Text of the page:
New research has revealed that at-home DIY test kits could replace smear tests, and be just as effective at identifying cervical cancer.
When was the last time you had a cervical screening? You should be invited to have a smear test every three years. But for many women, a variety of reasons discourage them from going to their screening.
This could be down to fear, embarrassment, previous trauma, a bad experience at a past appointment, or simply being busy.
But, what if you could carry out a DIY test in the privacy of your own home, or do a quick and easy urine sample instead of taking a trip to the nurse?
“We have the potential to wipe out cervical cancer.”
A new DIY test could allow women to check themselves at home – and it's hoped the new method could become routine within the next five years. @JoTrust | @drphilippakaye | @claudializatv | #CervicalScreening pic.twitter.com/t65mEqHmS2
— Channel 5 News (@5_News) November 5, 2019
New research has shown that this could be the future of testing for cervical cancer, after 600 women provided self-collected samples for screening. Women would be able to order tests online and then post them away to be analysed.
Though this method was declared feasible and popular at the NCRI cancer conference in Glasgow, larger trials may still be needed before being rolled out to the public.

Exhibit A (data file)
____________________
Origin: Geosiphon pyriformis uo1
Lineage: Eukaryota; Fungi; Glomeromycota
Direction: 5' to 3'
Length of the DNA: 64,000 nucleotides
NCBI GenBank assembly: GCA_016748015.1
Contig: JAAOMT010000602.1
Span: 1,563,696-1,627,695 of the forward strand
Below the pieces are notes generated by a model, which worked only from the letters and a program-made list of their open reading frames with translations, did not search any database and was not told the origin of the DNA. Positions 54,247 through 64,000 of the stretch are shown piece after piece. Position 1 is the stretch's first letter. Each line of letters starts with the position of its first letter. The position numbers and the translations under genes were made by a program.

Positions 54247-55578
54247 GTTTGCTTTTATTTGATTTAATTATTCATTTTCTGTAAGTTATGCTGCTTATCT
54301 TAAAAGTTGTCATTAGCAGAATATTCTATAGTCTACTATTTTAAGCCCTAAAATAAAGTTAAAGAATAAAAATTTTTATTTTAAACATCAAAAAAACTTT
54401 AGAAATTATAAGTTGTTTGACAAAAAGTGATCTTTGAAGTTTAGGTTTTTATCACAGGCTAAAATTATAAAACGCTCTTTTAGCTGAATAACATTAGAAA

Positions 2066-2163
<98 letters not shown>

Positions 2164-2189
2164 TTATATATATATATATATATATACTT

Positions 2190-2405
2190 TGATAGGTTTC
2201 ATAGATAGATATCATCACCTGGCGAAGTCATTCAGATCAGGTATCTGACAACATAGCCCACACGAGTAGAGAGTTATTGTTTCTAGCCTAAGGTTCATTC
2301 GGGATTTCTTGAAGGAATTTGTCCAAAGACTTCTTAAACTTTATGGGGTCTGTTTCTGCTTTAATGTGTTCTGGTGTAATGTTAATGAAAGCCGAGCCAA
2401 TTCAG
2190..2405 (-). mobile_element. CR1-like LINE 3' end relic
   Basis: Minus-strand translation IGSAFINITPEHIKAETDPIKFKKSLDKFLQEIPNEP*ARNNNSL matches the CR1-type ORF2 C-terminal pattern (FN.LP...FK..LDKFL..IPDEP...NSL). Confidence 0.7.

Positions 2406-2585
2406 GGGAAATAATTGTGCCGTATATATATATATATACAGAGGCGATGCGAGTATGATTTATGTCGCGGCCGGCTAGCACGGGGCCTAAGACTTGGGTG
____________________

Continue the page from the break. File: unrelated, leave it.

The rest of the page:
Even if these methods did become available, the current method of a nurses exam would most likely continue to be available, to ensure women have as many different options as possible to get screened.
The announcement comes after it was revealed that one in four women don’t attend their cervical screening when invited.
Though the new proposed methods are not up to the same level of accuracy as current screening, they have been deemed “pretty accurate” by experts, and are expected to improve with further testing and research.
— Jo's Cervical Cancer Trust (@JoTrust) November 5, 2019
It is unlikely that DIY tests and urine samples will become available in the imminent future, however it is a promising move that would enable more women to catch the signs of cancer quickly, before they become urgent.